Jump to ContentJump to Main Navigation
What Is "Your" Race?The Census and Our Flawed Efforts to Classify Americans$
Users without a subscription are not able to see the full content.

Kenneth Prewitt

Print publication date: 2013

Print ISBN-13: 9780691157030

Published to Princeton Scholarship Online: October 2017

DOI: 10.23943/princeton/9780691157030.001.0001

Show Summary Details
Page of

PRINTED FROM PRINCETON SCHOLARSHIP ONLINE (www.princeton.universitypressscholarship.com). (c) Copyright Princeton University Press, 2022. All Rights Reserved. An individual user may print out a PDF of a single chapter of a monograph in PRSO for personal use.date: 25 June 2022

The Compromise That Made the Republic and the Nation’s First Statistical Race

The Compromise That Made the Republic and the Nation’s First Statistical Race

Chapter:
(p.31) Chapter 3 The Compromise That Made the Republic and the Nation’s First Statistical Race
Source:
What Is "Your" Race?
Author(s):

Kenneth Prewitt

Publisher:
Princeton University Press
DOI:10.23943/princeton/9780691157030.003.0003

This chapter demonstrates how assumptions of racial superiority and inferiority tightly bound together statistical races, social science, and public policy. The starting point of this is constitutional language. The U.S. Constitution required a census of the white, the black, and the red races. Without this statistical compromise there would not have been a United States as it is today. In the early censuses slaves were counted as three-fifths of a person, a ratio demanded by slaveholder interests as the price of joining the Union. A deep policy disagreement at the moment of founding the nation was resolved in the creation of a statistical race. Later in American history the reverse frequently occurred. Specific policies—affirmative action, for example—took the shape they did because the statistical races were already at hand.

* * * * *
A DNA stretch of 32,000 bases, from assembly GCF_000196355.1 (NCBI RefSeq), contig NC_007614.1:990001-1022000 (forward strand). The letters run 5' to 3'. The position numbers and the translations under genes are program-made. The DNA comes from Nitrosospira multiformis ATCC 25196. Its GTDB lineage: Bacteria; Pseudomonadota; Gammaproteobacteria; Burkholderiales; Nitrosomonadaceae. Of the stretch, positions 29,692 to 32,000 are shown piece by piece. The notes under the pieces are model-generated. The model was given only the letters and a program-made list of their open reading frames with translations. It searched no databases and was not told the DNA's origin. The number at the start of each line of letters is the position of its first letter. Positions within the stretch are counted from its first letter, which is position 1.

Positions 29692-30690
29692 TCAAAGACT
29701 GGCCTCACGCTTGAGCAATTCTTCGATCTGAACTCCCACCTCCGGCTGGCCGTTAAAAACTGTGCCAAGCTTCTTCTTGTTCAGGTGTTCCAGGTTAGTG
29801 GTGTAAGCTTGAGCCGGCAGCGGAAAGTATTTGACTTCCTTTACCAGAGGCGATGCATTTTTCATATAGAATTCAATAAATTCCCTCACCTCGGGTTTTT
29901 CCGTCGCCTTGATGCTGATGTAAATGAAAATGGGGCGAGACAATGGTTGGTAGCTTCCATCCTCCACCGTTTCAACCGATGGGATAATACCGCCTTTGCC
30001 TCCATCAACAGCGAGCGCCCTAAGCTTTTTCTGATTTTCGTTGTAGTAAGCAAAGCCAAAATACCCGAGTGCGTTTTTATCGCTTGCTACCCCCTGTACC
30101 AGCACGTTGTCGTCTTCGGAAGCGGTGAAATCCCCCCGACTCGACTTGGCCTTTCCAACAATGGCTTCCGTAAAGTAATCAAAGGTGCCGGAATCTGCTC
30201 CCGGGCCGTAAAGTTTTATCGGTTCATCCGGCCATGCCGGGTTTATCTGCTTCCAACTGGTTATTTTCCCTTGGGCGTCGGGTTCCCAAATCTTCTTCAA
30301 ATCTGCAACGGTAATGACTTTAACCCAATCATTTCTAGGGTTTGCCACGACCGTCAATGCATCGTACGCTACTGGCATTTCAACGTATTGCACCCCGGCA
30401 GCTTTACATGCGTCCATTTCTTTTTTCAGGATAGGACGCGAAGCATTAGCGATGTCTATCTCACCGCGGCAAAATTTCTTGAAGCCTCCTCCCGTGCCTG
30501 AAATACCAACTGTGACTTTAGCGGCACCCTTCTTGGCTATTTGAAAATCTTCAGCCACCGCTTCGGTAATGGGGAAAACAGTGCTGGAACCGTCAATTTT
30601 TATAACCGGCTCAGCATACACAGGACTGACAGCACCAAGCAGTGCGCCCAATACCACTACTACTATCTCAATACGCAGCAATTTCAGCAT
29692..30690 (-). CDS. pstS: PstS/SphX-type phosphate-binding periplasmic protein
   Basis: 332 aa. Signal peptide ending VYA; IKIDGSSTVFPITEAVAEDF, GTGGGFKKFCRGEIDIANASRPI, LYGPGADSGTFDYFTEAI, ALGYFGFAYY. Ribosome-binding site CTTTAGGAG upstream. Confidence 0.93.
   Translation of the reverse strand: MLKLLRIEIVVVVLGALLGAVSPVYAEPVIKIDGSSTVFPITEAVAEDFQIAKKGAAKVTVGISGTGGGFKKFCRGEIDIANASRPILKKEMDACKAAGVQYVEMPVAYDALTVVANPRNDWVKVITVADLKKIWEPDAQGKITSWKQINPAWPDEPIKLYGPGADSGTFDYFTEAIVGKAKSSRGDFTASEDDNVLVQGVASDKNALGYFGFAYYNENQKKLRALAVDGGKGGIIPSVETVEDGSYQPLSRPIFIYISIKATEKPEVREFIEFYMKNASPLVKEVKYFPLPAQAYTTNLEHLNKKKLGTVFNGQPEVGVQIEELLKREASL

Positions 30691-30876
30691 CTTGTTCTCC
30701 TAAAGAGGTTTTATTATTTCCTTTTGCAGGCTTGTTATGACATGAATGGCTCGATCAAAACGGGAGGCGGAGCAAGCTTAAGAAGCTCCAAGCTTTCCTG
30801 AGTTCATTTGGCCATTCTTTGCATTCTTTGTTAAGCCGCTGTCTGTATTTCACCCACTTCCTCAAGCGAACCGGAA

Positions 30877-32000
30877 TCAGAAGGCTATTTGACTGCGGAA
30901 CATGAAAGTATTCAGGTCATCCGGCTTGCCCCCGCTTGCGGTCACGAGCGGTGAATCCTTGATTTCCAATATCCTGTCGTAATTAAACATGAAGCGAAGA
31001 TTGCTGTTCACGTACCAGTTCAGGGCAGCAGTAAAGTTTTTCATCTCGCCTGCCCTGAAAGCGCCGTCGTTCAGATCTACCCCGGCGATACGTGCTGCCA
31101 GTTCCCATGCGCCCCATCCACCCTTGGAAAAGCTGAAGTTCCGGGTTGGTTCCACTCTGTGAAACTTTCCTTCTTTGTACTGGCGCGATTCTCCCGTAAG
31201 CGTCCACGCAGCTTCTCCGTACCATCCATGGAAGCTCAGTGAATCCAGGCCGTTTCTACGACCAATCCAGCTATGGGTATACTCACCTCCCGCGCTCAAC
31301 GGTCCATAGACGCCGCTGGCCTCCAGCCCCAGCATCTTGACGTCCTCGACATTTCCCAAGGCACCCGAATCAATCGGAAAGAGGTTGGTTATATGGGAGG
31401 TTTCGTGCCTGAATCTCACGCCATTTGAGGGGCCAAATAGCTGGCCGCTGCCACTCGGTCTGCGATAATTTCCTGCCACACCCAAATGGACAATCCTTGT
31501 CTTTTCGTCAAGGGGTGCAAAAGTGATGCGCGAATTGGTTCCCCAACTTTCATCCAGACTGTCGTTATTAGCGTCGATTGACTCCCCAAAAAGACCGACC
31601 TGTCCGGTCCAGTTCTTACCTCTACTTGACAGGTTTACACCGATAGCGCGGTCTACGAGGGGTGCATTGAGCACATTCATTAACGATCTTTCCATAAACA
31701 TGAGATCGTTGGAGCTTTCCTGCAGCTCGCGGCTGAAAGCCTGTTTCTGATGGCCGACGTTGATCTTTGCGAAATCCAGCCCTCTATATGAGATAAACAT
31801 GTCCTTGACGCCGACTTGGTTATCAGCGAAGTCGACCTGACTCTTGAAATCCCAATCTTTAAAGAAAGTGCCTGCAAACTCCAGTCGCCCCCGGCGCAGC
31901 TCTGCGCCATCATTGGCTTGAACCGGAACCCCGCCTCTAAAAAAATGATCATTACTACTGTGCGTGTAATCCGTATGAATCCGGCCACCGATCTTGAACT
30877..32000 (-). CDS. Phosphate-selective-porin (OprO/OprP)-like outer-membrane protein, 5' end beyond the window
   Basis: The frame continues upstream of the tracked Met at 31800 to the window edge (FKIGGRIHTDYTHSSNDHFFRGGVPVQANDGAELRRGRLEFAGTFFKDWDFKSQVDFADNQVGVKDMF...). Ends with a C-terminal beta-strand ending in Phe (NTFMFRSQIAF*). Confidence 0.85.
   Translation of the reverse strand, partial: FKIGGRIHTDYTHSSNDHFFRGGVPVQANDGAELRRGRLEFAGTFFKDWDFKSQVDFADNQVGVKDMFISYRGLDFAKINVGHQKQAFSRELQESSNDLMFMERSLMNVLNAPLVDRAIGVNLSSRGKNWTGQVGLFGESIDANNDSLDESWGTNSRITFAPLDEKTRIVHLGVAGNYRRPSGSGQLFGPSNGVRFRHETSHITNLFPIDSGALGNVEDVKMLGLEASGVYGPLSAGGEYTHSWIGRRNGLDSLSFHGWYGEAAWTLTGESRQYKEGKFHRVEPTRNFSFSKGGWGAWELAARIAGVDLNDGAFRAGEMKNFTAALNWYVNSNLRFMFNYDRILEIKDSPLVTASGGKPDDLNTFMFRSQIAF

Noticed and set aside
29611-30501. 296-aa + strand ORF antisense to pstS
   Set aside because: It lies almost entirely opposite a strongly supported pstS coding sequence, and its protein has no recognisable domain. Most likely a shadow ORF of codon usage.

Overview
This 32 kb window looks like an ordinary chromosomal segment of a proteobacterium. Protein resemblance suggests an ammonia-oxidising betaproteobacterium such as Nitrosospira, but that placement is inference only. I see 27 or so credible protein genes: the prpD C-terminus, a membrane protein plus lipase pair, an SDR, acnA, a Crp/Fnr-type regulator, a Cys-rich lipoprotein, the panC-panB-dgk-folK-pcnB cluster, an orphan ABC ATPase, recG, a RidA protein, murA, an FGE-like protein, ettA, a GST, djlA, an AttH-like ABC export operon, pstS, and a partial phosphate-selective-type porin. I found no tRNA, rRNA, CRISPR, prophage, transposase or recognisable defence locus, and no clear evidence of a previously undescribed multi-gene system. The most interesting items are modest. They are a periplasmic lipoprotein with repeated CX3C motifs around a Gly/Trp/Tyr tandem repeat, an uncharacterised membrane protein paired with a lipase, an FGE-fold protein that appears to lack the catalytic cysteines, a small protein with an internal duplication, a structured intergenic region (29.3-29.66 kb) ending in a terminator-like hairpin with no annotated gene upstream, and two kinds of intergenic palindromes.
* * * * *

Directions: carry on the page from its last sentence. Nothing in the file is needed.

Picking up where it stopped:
Keywords:   racial superiority, racial inferiority, statistical races, social science, public policy, U.S. Constitution, slaves, affirmative action

Princeton Scholarship Online requires a subscription or purchase to access the full text of books within the service. Public users can however freely search the site and view the abstracts and keywords for each book and chapter.

Please, subscribe or login to access full text content.

If you think you should have access to this title, please contact your librarian.

To troubleshoot, please check our FAQs , and if you can't find the answer there, please contact us.